The stunning technological advances of the last few decades have brought with them a host of benefits to mankind. While many applications serve purposes like entertainment and convenience, some technologies—life DVR surveillance systems—serve a more staid purpose. Because the very nature of a surveillance system is to protect (possessions, loved ones, and peace of mind), it is highly recommended that you carefully weigh each aspect of the system before committing to any system in particular. Fundamentally a DVR surveillance system is comprised of cameras and a digital video recorder (or DVR).
Surveillance Camera Features
As with cameras for any use, there are a wide range of digital video cameras available for use with surveillance systems. The specific circumstances of your system will determine the best camera for you. Night vision-enabled cameras are useful not only for recording at night, but also in generally low-light conditions or locations. Covert or hidden cameras can be especially important if your system requires secrecy or discreetness. In situations where the presence of a camera is either neutral or advantageous, standard surveillance cameras are appropriate. If your system would benefit from easily installed, easily moved, and less conspicuous cameras, consider wireless models. Typically, though, wired cameras are the better option for permanent installations.
Once you have determined the type of camera suitable to your particular situation, you need to determine the quantity of cameras you need. Surveillance systems are normally available in 4-, 8-, 9-, and 16-channel versions, with the number of channels directly corresponding to the number of cameras in the system. Choose the level of system carefully; while a 16-channel system sounds impressive, if you actually need nine or less cameras, you are simply be throwing away some of that personal wealth you are trying to protect.
Digital Video Recorder Features
Once you have determined the type and camera for your system, you are ready to choose the specifics for your digital video recorder (DVR). As with the cameras, you have a lot of options. The first and most important consideration is the capacity of your DVR. While many size options exist, a recommended standard size is 500 gigabytes (GB), though DVRs with a 1 terabyte capacity are increasingly common. The basic rule for DVR capacity is that you can never have too much: the bigger the better.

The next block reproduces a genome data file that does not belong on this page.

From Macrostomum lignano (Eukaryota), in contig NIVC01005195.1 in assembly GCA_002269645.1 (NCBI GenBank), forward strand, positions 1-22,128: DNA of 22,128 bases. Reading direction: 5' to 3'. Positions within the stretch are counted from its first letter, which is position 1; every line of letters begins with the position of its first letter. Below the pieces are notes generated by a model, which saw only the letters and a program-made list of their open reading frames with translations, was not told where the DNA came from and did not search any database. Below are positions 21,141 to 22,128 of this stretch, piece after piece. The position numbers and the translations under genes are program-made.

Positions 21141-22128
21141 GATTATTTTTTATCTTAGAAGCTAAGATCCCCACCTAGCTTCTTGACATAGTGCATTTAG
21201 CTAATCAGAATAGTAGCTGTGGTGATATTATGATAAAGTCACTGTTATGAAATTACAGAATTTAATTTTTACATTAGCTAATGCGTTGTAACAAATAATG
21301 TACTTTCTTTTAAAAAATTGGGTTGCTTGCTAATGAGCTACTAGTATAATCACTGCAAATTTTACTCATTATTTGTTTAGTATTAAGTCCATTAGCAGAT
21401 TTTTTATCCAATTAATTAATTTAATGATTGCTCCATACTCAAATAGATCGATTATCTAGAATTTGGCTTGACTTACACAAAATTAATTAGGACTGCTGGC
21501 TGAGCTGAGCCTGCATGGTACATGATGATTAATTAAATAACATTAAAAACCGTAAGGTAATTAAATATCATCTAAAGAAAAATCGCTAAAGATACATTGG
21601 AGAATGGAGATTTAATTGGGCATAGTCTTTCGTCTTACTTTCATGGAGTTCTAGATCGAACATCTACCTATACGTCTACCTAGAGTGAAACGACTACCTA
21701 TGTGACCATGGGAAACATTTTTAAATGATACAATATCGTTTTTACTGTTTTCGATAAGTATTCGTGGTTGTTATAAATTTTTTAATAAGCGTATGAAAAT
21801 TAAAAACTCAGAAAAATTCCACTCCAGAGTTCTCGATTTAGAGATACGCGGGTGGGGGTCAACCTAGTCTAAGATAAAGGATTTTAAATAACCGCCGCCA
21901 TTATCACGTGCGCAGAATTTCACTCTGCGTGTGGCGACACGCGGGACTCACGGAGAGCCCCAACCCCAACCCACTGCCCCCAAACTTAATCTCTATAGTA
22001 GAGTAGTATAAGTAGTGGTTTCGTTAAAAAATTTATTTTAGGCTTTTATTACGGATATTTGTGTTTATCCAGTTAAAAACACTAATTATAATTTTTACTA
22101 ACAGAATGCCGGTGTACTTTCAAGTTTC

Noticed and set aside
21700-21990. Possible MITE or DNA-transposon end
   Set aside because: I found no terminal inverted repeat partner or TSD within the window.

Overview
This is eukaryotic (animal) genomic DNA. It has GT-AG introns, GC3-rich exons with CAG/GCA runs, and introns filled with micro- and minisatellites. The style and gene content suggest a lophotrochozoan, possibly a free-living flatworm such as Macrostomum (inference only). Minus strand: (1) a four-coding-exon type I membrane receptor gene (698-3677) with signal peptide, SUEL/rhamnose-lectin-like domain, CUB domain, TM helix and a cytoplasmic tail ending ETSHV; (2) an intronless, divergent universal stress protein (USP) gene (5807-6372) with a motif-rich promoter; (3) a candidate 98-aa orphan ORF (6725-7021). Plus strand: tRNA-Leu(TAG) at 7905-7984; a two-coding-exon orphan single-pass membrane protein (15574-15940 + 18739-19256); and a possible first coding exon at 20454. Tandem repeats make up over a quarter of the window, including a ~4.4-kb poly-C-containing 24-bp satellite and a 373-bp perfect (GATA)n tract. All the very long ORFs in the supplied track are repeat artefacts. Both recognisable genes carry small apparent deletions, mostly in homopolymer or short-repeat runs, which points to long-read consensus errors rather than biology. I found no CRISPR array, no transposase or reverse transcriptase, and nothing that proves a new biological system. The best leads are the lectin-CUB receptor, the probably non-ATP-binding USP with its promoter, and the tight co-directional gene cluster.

Another significant feature of DVRs is their type. Some DVRs are standalone; they require no other hardware to both record and play back video. Other types interface with a computer (not typically provided with the system) to provide playback. Still others make use of a television to display video. With the mass migration of all things video toward a computer-based setup, a DVR surveillance system that already integrates with your home computer is recommended. An added bonus for some computer-interface systems is that you can access the images from your DVR—both live and recorded—via any device capable of accessing the Internet.
In addition to the hardware specifics delineated above, another significant factor to consider is the technical support offered with any surveillance system you may be considering. Ideally, all technical support should be easily accessible 24 hours per day, seven days per week, and should last the lifetime of your system.
Making the Choice
A lot of work goes into choosing the best DVR surveillance system, but when your system works well with your life to protect everything in your life, the time and energy you invested will be repaid in full. Carefully consider the information above to find the best DVR surveillance system for you.